2017-05-03 11:18:39
@inproceedings{8517713,
  abstract     = {Despite the extensive literature on the relation between crime and migration, not much is known about how crime affects the tax capacity of local communities. This paper empirically investigates whether the Flemish local income tax base yield is sensitive to changes in the local crime level. The underlying assumptions are twofold. In a Tiebout world rational voters holding the local government accountable for the safety of its citizens move out when the local level of security gets too much alienated from what they want it to be (first assumption). If migration is due to crime, the more wealthy citizens are expected to move first. Looking for a place elsewhere implies transaction costs, which the more wealthy citizens are more likely to be able to afford. As a consequence, the average income per capita and so the income distribution will be affected, which in turn, will influence the local income tax base yield (second assumption). Ceteris paribus, the decreasing average income per capita, results in a lower local income tax base yield. In absence of a higher level governments{\textquoteright} compensation, decreasing local tax revenues could prove to be disastrous for a crime-ridden municipality. When communities do not succeed in forcing back the number of offences, this can be the onset of a cumulative process of urban deterioration. 
A spatial panel data model containing several proxies for the local level of crime in 306 Flemish municipalities covering the period 2000-2014 is used to test the relation between crime and the local income tax base yield. When using aggregate crime rate statistics, the total number of offenses per capita, no significant results were found. Yet when using the type specific crime statistics, significant results do were found.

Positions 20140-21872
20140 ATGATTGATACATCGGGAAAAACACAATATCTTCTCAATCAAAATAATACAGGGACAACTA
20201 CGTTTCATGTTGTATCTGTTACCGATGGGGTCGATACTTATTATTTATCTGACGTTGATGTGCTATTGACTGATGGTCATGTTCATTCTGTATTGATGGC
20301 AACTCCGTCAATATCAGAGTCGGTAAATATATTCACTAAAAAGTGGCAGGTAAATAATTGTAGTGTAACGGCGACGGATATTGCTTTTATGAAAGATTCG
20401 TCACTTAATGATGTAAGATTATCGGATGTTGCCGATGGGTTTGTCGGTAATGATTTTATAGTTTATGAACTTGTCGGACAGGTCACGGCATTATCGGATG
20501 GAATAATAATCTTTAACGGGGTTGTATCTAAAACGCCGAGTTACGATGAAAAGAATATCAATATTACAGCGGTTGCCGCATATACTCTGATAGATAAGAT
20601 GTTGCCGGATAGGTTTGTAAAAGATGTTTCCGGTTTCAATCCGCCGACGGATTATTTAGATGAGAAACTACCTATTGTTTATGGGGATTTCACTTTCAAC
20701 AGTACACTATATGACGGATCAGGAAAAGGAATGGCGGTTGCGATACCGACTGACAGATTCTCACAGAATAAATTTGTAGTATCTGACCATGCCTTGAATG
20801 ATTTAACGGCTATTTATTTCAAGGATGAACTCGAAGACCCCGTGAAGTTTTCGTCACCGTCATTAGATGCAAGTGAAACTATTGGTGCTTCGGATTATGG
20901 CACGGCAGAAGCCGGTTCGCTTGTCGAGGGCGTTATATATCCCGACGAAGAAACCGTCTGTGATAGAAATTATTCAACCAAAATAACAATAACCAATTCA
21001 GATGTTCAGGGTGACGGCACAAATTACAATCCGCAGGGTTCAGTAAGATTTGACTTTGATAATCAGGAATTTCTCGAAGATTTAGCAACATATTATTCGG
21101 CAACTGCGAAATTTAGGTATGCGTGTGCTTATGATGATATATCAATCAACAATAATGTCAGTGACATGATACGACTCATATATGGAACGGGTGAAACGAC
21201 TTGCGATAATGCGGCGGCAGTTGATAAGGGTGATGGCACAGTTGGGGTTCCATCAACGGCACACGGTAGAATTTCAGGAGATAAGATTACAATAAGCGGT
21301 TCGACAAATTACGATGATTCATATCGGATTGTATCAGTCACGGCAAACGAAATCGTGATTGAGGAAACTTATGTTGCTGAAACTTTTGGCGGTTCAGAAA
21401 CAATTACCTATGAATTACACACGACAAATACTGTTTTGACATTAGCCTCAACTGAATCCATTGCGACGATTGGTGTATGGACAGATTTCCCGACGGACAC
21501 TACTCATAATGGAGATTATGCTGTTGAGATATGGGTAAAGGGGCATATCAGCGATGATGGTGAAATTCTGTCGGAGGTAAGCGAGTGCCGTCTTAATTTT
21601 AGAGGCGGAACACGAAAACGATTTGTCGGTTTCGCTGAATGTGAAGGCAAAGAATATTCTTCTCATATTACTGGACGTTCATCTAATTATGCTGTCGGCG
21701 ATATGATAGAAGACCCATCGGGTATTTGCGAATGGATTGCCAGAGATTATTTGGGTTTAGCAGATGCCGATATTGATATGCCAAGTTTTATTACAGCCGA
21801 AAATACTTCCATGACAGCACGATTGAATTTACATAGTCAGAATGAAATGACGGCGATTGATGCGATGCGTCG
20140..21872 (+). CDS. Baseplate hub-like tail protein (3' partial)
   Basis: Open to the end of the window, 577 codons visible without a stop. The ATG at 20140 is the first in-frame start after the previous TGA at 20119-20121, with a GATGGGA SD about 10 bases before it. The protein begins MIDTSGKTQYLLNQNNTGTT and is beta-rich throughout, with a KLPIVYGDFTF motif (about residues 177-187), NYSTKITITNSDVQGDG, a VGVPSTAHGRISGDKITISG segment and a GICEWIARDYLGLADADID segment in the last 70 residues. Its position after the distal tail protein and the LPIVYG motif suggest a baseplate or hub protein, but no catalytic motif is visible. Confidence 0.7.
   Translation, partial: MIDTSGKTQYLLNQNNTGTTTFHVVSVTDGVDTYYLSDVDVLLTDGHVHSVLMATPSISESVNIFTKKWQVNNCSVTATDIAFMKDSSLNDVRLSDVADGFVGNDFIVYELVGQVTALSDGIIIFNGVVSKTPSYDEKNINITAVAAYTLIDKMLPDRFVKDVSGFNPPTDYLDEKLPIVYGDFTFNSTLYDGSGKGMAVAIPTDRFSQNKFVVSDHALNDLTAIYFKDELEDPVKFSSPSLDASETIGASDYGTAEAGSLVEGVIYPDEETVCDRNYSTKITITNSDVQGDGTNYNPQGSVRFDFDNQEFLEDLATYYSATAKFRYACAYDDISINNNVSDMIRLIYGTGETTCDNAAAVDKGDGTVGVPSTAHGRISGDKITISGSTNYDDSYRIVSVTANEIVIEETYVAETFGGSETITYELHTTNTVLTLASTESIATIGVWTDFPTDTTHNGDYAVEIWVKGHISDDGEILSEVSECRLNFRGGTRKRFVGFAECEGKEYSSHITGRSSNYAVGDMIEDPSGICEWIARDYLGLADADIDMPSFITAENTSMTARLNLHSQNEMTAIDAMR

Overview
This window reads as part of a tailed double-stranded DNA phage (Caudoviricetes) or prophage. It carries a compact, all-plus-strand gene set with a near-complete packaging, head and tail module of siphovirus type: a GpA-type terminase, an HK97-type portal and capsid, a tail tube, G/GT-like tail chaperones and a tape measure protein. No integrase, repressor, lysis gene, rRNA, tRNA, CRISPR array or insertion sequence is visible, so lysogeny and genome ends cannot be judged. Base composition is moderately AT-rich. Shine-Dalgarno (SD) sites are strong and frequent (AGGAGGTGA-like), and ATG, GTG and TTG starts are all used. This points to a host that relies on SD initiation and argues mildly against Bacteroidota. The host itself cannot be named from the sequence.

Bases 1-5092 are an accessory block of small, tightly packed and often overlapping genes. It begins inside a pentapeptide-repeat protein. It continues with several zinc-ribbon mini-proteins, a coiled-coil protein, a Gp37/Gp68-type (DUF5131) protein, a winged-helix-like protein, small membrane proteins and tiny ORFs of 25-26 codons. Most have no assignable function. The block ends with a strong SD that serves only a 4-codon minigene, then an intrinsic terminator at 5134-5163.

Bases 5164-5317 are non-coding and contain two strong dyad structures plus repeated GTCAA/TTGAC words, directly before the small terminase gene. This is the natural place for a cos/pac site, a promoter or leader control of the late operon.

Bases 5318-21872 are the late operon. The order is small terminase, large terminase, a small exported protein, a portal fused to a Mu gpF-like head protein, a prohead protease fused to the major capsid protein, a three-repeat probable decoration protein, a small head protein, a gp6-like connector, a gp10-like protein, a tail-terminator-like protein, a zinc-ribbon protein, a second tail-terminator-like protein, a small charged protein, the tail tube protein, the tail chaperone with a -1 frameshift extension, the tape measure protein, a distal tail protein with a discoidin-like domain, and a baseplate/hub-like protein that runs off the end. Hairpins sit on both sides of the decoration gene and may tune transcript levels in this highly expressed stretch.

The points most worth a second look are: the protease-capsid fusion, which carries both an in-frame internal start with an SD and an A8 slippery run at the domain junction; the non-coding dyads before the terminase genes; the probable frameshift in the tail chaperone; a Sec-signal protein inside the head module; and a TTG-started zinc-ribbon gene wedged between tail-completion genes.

By regressing the specific types of crime and the control variable onto household mobility (per capita efflux- en influx of citizens) the first assumption was confirmed. Respectively, a negative and a positive link was found between the per capita efflux- and influx of citizens, and the change in the relative number of violent crime per capita. Results regarding the efflux of citizens were persistent up until a 1 year lag. To investigate the second assumption, a 2SLS panel data analysis was used. These results show that crime induced household mobility does indeed lower the income tax base yield and therefore confirms the second assumption. An increase in per capita violent crimes, will stimulate the per capita efflux of people, in turn lowering the local income tax base yield. A negative result was also found for the crime induced per capita efflux of citizens, although it was barely insignificant.
By confirming both assumptions we present evidence for a relation between changes in local crime rates and the income tax base yield of a municipality, coming about thru household mobility},
  author       = {Smits, Nik and Goeminne, Stijn},
  keyword      = {Crime,local taxes,migration,Tiebout mobility},
  location     = {Amsterdam},
  title        = {Tiebout and crime : how crime affect the income tax capacity},
  year         = {2017},
}

Chicago
Smits, Nik, and Stijn Goeminne. 2017. “Tiebout and Crime : How Crime Affect the Income Tax Capacity.” In .
APA
Smits, Nik, & Goeminne, S. (2017). Tiebout and crime : how crime affect the income tax capacity. Presented at the International Conference on Public Finance and Fiscal Policy.
Vancouver
1.
Smits N, Goeminne S. Tiebout and crime : how crime affect the income tax capacity. 2017.
MLA
Smits, Nik, and Stijn Goeminne. “Tiebout and Crime : How Crime Affect the Income Tax Capacity.” 2017. Print.